Izzy’s Food Pantry Reduces Food Insecurity on Campus

TAMU-CC students may volunteer their time at food drives and events held by Izzy’s Food Pantry. Students may also donate hygiene items, non-perishable food items, and cafeteria swipes to the food pantry.

Photo Courtesy of TAMU-CC Marketing and Communications Photographs.

TAMU-CC students may volunteer their time at food drives and events held by Izzy’s Food Pantry. Students may also donate hygiene items, non-perishable food items, and cafeteria swipes to the food pantry.

“Food insecurity is more common than people think, and I didn’t realize that until I started working at Izzy’s food pantry. I use the pantry because sometimes I can’t afford to go over my grocery budget. It provides me with a lot of things I need weekly. It’s helped relieve some of my stress and find more balance with school. It helps many students and makes food one less stressor they have to worry about,” said Ashley Seesengood, a junior psychology major at Texas A&M University-Corpus Christi and a student worker at Izzy’s Food Pantry. 

According to The U.S. Department of Agriculture (USDA), food insecurity is a lack of consistent access to enough food for an active, healthy life. Food insecurity also refers to a “lack of available financial resources for food at the household level,” according to Feeding America.

Izzy’s Food Pantry, located at room 310 in the University Center, provides proteins, grains, and canned fruits and vegetables along with perishable food items for qualifying students. (Photo Courtesy of TAMU-CC Marketing and Communications Photographs.)

Although the prevalence of food insecurity among college students varies, data shows that the problem is very real. A survey conducted by the Hope Center among more than 38,000 college students in America in 2020 found that 44% of students at two-year colleges and 38% of students at four-year institutions experienced food insecurity in the prior 30 days.

Food insecurity takes a toll on students’ physical and mental health, according to Lisa Perez, Ed.D., assistant vice president for Student Life at TAMU-CC. “Lack of access to nutritious foods not only leads to health problems such as malnutrition, but also leads to mental health problems like anxiety and depression. The stress of not knowing where the next meal may come from takes a toll on a student’s quality of life and ability to succeed in the classroom. Research shows that worrying about food has a negative impact on students’ grades and academic performance,” Dr. Lisa stated.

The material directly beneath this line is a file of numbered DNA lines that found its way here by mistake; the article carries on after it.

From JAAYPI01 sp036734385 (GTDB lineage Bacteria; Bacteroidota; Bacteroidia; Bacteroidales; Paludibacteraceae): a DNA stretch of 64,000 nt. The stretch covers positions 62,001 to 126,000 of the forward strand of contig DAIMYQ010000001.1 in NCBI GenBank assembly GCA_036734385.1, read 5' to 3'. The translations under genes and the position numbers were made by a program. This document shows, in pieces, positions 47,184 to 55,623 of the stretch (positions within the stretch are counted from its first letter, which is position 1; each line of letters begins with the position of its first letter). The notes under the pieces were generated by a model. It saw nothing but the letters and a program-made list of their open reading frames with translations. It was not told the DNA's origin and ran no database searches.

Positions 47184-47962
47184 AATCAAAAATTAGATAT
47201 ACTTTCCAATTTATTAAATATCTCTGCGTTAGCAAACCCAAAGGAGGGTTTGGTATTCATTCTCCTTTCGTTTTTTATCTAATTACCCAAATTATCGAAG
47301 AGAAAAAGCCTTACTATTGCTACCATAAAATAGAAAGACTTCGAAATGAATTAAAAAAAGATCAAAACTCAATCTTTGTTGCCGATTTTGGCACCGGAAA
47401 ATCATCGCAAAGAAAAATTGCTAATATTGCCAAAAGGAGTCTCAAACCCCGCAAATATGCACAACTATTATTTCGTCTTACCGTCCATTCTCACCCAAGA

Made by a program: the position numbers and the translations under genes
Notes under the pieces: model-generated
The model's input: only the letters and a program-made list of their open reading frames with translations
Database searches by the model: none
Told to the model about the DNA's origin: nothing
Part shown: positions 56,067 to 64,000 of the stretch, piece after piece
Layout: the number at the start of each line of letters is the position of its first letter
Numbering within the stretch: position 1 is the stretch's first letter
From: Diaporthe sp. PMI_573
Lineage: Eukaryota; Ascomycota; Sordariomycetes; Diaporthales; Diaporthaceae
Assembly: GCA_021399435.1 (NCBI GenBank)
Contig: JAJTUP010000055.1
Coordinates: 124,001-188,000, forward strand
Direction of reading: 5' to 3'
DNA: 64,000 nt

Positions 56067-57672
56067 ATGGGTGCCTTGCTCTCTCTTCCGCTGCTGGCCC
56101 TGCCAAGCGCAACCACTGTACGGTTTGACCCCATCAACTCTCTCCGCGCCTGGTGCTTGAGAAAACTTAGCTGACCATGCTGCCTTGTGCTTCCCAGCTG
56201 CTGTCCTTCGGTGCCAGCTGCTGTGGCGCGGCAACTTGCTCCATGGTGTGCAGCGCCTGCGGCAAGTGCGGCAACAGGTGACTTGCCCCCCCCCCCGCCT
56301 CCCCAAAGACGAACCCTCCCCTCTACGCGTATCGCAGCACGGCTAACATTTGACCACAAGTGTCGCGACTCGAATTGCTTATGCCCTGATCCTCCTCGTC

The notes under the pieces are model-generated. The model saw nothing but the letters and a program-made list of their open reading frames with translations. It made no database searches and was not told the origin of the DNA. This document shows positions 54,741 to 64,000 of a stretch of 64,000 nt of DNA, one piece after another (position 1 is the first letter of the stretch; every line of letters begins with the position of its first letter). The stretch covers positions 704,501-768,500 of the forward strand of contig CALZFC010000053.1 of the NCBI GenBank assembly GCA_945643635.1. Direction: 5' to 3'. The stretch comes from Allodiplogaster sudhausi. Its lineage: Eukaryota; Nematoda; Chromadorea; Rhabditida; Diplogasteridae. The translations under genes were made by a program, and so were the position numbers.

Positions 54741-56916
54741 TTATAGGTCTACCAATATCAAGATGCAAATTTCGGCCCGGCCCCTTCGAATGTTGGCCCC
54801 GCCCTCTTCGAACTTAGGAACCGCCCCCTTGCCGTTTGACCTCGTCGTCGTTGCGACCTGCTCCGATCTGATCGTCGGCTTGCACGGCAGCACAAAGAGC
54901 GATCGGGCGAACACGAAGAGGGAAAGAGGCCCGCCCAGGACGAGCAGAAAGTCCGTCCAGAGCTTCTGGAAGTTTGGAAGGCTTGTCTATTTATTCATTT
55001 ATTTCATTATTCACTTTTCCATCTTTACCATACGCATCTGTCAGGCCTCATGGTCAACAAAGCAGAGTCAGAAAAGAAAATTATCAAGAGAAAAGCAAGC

To combat food insecurity on campus, TAMU-CC partnered with the Coastal Bend Food Bank to create Izzy’s Food Pantry. The pantry provides food assistance for TAMU-CC students in need by helping students meet their nutritional needs and minimizing adverse impacts on their academic success. Students who qualify for Izzy’s Food Pantry may set weekly appointments to visit the pantry and are allowed to gather up to 25 items per week. 

“Students who lack food are more tired and have less energy for studying. The pantry provides groceries for students to be more energized in their classes. Students are also able to provide food for their dependents with the groceries, which is great for parents who are full-time students with jobs. Sometimes the pantry has enough supplies for students to gather enough groceries for the whole week,” Ashley stated. 

“The pantry carries both perishable and non-perishable foods. There are many vegan and vegetarian options. There are healthy food options including vegetables, dry fruits, plant-based milk, and fresh produce at certain events. Additionally, the pantry provides students with hygiene items such as period products and toilet paper,” Ashley stated. 

“Along with utilizing the food pantry, I encourage students to apply for the Supplemental Nutrition Assistance Program (SNAP). Qualifying students will receive assistance in purchasing healthy food and moving towards self-sufficiency,” Dr. Perez stated.

Students in need should not hesitate to take advantage of Izzy’s Food Pantry, according to the pantry staff. “There’s no reason for students to feel embarrassed about using the pantry. The pantry isn’t just for students who can’t afford groceries. Anyone who qualifies for the pantry should be taking the opportunity to get all the groceries they can,” Ashley stated. “I know students may have a self-imposed stigma around using the food pantry, but they shouldn’t. I hope students know that there is no judgment here. We want our students to be successful and graduate, so they will no longer be in the position where they are worried about their next meal,” Dr. Perez stated.

 

To donate to Izzy’s Food Pantry or to book an appointment for food assistance, visit: https://www.tamucc.edu/food-pantry/